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Archbishop who was driven out of office

20 January 2017

William Sancroft, born 400 years ago this month, was Archbishop of Canterbury in turbulent times; his period in office included incarceration in the Tower of London. John Tiller tells his story

Granger Historical Picture Archive/ Alamy

Integrity: Archbishop William Sancroft (1617-93); chalk drawing, c.1688, by E. Luttrell

Integrity: Archbishop William Sancroft (1617-93); chalk drawing, c.1688, by E. Luttrell

THE most memorable Archbishops of Canterbury have tended to be those who met violent deaths — Becket, Cranmer, Laud. By contrast, Archbishop William Sancroft, who was born 400 years ago on 30 January 1617, died in his own bed at the age of 76. Yet his career was in many ways as dramatic as any Archbishop’s.

He was the painstaking scholar who edited the 1662 revision of the Book of Common Prayer, and saw it through the press. The King wrote that “his service is so expedient and necessary, that if he should desert it, the proceedings therein . . . would be greatly retarded and hindered.”

He was the practical and clear-headed Dean who worked with Sir Christopher Wren on the rebuilding of St Paul’s after the Great Fire, and single-handedly transformed the Dean and Chapter’s chaotic accounts, so that, in the opinion of the late Patrick Collinson, “the St Paul’s we know was as much a monument to Sancroft as to Wren.”

He was the devoted monarchist who believed that rebellion was never lawful, and yet opposed the direct command of James II and was sent to the Tower.

He was the national hero who declined to wield the levers of power when events placed them in his hands.

He was the conscientious churchman who refused to recognise the right of William III to sit on the throne while James II was still alive.

He was the Lear-like figure who was turned out of Lambeth Palace and hounded and persecuted in retirement, and suspected of plotting with the Jacobites.

He was the schismatical archbishop who presided over a body out of communion with the rest of the Church of England.

Finally, he was laid to rest, declaring to the last that “what I have done I have done in the integrity of my heart.”


THE first half of Sancroft’s life was much less eventful. Before 1660, he was an aspiring academic whose career was frustrated by the outbreak of the English Civil War. He was born and grew up in rural Suffolk, in the ancestral home of the Sancroft (or Sandcroft) family at Ufford Hall, near Fressingfield. This ancient farmhouse still stands today, rooted amid the fields that William loved all his life, and to which he returned whenever danger threatened. After attending King Edward VI School, Bury St Edmunds, he was sent in 1633, with his elder brother Thomas, to Emmanuel College, Cambridge, where their uncle William was the Master.

Having the largest student body of any Cambridge college at that time, Emmanuel was known as, first and foremost, a Puritan seminary for training the clergy. It adhered to the plain style of worship which William was used to. But another college, Peterhouse, soon had a new Master, John Cosin, who introduced splendid ornaments and more elaborate ceremonial into its fine new chapel, so that it became “the gaze of the university”. William was among those attracted.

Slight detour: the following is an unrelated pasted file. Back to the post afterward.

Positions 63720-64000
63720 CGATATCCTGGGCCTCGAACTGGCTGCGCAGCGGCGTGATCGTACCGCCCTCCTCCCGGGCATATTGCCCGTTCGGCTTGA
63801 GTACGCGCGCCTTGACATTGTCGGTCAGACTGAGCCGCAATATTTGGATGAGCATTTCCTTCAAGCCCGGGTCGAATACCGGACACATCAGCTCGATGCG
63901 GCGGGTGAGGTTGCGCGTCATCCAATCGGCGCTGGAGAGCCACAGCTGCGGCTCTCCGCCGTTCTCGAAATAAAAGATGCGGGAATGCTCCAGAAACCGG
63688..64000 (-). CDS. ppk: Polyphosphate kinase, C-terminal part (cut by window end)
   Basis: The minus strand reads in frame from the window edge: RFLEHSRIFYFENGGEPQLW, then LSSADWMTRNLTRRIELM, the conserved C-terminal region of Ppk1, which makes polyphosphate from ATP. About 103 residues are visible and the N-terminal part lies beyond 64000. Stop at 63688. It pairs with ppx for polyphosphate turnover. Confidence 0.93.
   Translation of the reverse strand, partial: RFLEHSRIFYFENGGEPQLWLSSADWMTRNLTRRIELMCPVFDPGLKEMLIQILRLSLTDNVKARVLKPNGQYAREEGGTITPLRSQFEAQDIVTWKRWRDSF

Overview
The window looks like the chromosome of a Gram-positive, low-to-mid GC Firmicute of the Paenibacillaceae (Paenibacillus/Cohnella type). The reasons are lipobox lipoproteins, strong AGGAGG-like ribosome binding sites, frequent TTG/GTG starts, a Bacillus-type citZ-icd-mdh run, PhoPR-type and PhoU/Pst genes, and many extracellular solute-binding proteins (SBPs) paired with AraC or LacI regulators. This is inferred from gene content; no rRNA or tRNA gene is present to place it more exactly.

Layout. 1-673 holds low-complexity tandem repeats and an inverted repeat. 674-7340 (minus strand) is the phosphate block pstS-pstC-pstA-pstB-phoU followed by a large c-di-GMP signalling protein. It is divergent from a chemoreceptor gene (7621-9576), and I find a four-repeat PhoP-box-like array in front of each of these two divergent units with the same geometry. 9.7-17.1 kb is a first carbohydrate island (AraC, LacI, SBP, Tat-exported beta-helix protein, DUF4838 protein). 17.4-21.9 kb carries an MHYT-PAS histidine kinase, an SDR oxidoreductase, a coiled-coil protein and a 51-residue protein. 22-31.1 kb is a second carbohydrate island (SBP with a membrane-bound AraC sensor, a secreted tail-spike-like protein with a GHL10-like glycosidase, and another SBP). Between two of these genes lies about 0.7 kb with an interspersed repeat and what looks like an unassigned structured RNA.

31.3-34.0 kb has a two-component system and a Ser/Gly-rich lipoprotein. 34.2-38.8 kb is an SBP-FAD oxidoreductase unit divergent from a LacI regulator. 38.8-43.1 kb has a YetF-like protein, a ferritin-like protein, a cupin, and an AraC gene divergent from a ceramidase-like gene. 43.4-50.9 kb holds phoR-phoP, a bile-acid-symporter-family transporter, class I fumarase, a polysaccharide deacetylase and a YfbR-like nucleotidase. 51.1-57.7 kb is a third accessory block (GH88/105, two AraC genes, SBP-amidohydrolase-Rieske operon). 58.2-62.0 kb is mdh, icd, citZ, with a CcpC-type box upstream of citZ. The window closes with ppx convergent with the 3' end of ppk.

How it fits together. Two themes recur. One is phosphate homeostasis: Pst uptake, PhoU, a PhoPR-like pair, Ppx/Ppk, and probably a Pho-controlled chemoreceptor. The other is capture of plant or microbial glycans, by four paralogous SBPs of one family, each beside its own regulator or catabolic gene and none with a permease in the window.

He achieved his MA in 1641, and was soon elected to a vacant fellowship at Emmanuel. The outbreak of civil war in 1642 made life difficult for those in the university who were identified with the high-church, or Laudian, programme of reform within the Church. Sancroft’s refusal to take an oath of loyalty to the new régime, or to use the Directory that replaced the Book of Common Prayer, put him in danger of eviction; yet his late uncle’s name, the reputation of Emmanuel, and his indispensability as the college’s bursar kept him in post.

When Charles I was executed on Sancroft’s birthday in 1649, Sancroft wrote in despair to his father: “The black act is done . . . which an age cannot expiate. . . The church here will never rise again, though the kingdom should. The universities we give up for lost. . . In the mean time, there are caves and dens of the earth, and upper rooms and secret chambers, for a church in persecution to flee to, and there shall be our refuge.”

In fact, Sancroft managed to sit tight until July 1651, when he was finally “forced to sigh out a long and sad farewell to Cambridge”. For the next few years, he lived in seclusion at Ufford Hall, or visited friends; but in 1657 he set off on his only trip abroad, journeying through the Netherlands and then down to Italy, where he enrolled at the University of Padua shortly before hearing of the return to England of Charles II.


NOW in his forties, Sancroft took an apparently surprising step in becoming chaplain to the new Bishop of Durham, who was none other than Cosin. There was no immediate prospect of resuming his career in Cambridge while the future ecclesiastical settlement remained unclear. In fact, Cosin — who was one of the leading liturgical experts in England — wanted Sancroft as far more than a domestic chaplain: the plan was for him to remain in London as Cosin’s agent in the forthcoming process of revising the Book of Common Prayer. Cosin himself was urgently needed in the north to sort out his diocese.

Others, including the Bishop of London, Gilbert Sheldon, soon came to appreciate Sancroft’s capacity for order and precision in the drafting of texts. He kept account in his neat handwriting of the various alterations that were discussed. Then, on 8 March 1662, Convocation appointed Sancroft to oversee the printing of the new Prayer Book. Evidence of his passion for accuracy and detail is to be found in his own copy of the 1662 Book of Common Prayer, where he noted in the margin seven small slips that had escaped the printer’s eye.

Meanwhile, Cosin had installed Sancroft as a Prebendary of Durham and Rector of Houghton-le-Spring, a rich living. Both the houses provided, however, were dilapidated, and cost Sancroft a great deal to restore. In 1662, at the King’s instigation and in recognition of his services, Sancroft received a Cambridge DD, and was then elected by the Fellows to be the Master of his old college, Emmanuel, a position vacated by William Dillingham, who could not subscribe to the new Act of Uniformity. Among many initiatives, Sancroft engaged Wren to design a new college chapel.

Meanwhile, he not only retained his posts in Durham diocese, but, in 1664,r further added the deanery of York, where once again the house was dilapidated and allegedly cost him more to restore than his income, although he was only in office there for ten months.